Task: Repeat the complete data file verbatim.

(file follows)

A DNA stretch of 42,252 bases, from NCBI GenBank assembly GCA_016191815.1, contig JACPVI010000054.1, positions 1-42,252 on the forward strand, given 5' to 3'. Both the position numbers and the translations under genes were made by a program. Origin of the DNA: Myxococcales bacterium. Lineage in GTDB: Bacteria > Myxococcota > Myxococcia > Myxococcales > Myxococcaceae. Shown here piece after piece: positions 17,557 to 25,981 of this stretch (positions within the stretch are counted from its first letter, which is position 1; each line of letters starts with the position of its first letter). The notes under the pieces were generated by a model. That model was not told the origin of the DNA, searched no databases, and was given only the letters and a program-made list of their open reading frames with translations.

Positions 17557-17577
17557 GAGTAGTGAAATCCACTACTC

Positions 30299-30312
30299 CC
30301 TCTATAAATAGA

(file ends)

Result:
A DNA stretch of 42,252 bases, from NCBI GenBank assembly GCA_016191815.1, contig JACPVI010000054.1, positions 1-42,252 on the forward strand, given 5' to 3'. Both the position numbers and the translations under genes were made by a program. Origin of the DNA: Myxococcales bacterium. Lineage in GTDB: Bacteria > Myxococcota > Myxococcia > Myxococcales > Myxococcaceae. Shown here piece after piece: positions 17,557 to 25,981 of this stretch (positions within the stretch are counted from its first letter, which is position 1; each line of letters starts with the position of its first letter). The notes under the pieces were generated by a model. That model was not told the origin of the DNA, searched no databases, and was given only the letters and a program-made list of their open reading frames with translations.

Positions 17557-17577
17557 GAGTAGTGAAATCCACTACTC

Positions 30299-30312
30299 CC
30301 TCTATAAATAGA